These days, many people believe that if you want to achieve success, you really need to have a personal brand. While only an emerging idea with Tom Peters’ 1997 article, “The Brand Called You,” personal branding has taken on considerable momentum. In his seminal article, Peters asserted: “Starting today you are a brand.”
Yet, initially, many people misunderstood personal branding. Still, it clearly held appeal for some, prompting them to consider the distinctive value they deliver, opening the door to the possibility of becoming a free agent in an economy of free agents. With the pioneering work of early thought leaders, increasing numbers of people undertook the process of discovering and communicating their brand in terms of their unique promise of value.
Over the years, personal branding has become more mainstream. Today, consultants and coaches practicing in a wide variety of specialties, including resume writers, image consultants, and social media advisors, offer advice on how to create a personal brand. In fact, if you google “creating your brand,” you can tap into an abundance of advice of varying degrees of quality and usefulness.
What concerns me, as a long-time personal branding strategist, is the degree to which so much advice has drifted away from the disciplined process built on external feedback, introspective exercises, and the ongoing inquiry needed to grow and develop. Today, the emphasis is on creating, building, and promoting your personal brand – and the shortcuts to get it done fast. [Tweet this]
The Big Me
While I’ve always considered the superficiality of created personal brands to be problematic, the real danger of such an effort was only recently highlighted for me, albeit indirectly, by David Brooks in his interesting new book, The Road to Character. In it, he makes a case for building character, saying:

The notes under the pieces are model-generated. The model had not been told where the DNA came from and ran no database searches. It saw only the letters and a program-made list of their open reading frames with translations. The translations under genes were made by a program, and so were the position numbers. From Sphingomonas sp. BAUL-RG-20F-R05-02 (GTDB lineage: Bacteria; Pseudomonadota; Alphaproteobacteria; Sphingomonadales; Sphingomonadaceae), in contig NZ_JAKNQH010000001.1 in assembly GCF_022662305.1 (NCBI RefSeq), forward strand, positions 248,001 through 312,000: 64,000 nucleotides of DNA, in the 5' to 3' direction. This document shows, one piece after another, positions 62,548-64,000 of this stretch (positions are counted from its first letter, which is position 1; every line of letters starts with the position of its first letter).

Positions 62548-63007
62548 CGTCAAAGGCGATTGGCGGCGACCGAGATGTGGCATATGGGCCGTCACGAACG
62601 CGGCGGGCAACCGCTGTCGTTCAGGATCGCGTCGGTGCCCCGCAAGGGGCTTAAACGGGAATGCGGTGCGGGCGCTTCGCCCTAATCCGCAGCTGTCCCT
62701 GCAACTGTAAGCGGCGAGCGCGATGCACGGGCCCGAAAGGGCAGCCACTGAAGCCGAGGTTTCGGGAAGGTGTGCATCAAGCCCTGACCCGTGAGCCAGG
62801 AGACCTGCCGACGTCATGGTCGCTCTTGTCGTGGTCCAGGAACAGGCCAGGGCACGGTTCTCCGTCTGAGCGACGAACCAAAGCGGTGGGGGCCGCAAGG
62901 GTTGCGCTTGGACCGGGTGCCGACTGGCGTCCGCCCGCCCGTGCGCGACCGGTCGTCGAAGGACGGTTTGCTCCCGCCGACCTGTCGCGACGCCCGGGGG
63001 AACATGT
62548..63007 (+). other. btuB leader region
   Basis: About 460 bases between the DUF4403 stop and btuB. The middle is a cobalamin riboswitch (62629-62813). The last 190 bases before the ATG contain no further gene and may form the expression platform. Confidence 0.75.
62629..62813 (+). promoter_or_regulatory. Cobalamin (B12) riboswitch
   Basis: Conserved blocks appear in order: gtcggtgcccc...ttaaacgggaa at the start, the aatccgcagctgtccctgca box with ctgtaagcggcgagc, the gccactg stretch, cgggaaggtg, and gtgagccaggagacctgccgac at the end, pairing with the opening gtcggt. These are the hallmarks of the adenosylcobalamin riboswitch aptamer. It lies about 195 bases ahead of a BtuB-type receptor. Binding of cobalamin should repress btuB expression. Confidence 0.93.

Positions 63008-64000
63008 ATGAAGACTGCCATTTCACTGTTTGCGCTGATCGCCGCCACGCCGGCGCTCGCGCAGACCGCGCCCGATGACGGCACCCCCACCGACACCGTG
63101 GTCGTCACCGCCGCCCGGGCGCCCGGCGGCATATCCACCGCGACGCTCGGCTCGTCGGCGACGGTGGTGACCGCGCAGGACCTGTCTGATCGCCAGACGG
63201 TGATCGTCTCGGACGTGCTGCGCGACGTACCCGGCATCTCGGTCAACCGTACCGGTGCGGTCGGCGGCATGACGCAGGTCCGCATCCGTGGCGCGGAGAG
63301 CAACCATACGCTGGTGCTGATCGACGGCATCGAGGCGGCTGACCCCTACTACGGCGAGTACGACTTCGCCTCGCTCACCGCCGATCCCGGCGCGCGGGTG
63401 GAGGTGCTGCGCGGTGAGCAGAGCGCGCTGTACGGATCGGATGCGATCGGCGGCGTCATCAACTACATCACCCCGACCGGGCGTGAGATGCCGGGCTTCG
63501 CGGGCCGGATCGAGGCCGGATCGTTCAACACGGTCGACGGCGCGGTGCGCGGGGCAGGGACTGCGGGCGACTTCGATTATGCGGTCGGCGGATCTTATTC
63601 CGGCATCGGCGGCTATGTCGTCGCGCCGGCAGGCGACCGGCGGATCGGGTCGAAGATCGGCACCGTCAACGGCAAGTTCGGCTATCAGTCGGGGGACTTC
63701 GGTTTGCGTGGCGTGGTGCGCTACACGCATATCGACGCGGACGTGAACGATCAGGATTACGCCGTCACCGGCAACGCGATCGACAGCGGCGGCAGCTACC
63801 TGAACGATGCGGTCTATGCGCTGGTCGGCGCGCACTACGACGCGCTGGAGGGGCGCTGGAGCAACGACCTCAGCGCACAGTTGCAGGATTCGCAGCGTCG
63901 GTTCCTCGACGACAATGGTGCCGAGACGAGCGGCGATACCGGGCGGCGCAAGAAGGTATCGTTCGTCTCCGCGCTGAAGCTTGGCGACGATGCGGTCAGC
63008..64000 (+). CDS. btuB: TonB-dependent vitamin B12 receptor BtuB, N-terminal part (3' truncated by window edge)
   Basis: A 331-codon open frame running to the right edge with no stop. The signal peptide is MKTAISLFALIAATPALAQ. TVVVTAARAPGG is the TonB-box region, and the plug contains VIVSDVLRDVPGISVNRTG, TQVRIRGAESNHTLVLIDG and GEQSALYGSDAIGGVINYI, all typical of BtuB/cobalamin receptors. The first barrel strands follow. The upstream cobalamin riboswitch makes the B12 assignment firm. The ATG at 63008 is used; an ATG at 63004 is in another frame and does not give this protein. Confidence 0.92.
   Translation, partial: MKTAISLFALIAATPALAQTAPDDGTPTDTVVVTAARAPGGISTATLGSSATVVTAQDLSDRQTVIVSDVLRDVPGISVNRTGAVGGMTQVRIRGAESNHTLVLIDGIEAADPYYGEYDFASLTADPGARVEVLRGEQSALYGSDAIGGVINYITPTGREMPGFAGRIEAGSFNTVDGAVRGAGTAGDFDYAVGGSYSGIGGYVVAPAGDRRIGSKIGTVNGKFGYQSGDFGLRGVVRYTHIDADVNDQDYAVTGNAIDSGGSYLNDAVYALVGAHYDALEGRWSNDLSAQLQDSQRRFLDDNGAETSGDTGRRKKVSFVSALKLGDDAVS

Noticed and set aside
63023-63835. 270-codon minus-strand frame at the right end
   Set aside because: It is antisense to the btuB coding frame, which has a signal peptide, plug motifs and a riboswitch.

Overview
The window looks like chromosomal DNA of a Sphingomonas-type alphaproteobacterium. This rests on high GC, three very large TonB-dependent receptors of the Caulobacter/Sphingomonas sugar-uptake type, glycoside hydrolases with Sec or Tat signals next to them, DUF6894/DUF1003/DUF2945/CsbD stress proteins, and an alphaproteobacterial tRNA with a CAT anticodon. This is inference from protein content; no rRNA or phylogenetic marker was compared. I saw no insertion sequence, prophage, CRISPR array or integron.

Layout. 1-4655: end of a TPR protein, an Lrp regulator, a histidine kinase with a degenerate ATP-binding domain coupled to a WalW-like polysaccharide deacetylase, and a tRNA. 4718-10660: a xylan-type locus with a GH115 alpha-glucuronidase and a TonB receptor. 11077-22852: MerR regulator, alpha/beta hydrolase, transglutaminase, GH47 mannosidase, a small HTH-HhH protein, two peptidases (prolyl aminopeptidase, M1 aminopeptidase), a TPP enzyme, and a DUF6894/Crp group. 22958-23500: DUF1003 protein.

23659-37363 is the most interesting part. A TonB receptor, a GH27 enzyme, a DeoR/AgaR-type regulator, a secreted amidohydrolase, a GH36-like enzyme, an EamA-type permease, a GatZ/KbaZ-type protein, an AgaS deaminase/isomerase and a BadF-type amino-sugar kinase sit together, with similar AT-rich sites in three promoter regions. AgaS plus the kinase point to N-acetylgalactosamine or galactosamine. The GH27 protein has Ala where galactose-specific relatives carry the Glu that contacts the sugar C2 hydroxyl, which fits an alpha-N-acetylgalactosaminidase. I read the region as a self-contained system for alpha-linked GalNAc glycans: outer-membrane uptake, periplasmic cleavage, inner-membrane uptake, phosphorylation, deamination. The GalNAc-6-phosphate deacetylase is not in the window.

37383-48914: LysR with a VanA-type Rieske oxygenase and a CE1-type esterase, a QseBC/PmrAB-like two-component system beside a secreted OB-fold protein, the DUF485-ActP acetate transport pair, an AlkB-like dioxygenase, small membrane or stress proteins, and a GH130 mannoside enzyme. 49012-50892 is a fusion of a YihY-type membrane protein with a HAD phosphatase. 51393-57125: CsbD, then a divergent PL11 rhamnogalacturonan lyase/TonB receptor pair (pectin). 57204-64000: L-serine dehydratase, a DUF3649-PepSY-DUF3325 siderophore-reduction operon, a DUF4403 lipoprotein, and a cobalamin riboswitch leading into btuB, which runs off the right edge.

“We live in a culture that teaches us to promote and advertise ourselves and to master the skills required for success, but that gives little encouragement to humility, sympathy, and honest self-confrontation, which are necessary for building character.”
Without a strategy for building character, he says, people can put too much emphasis on external factors at the expense of internal life – and risk seeing both fall apart. Among the factors he points to as essential to character is humility, and he sees it lacking in today’s culture:
“…we have seen a broad shift from a culture of humility to the culture of what you might call the Big Me, from a culture that encouraged people to think humbly of themselves to a culture that encouraged people to see themselves as the center of the universe.”
Among the personal outcomes of living inside the Big Me culture is a “a self-satisfied moral mediocrity.” While he doesn’t say it directly, I think it also can lead to limiting exposure to people and ideas that can challenge – and maybe shatter – one’s worldview. Yet, people typically rely on others for self-validation. So, the Big Me culture generates a kind of herd mentality that gets continually reinforced. [Tweet This] And that can lead to groupthink, where dissenting viewpoints are actively suppressed, or where people isolate themselves from outside influences in safety zones akin to safe spaces or hugboxes.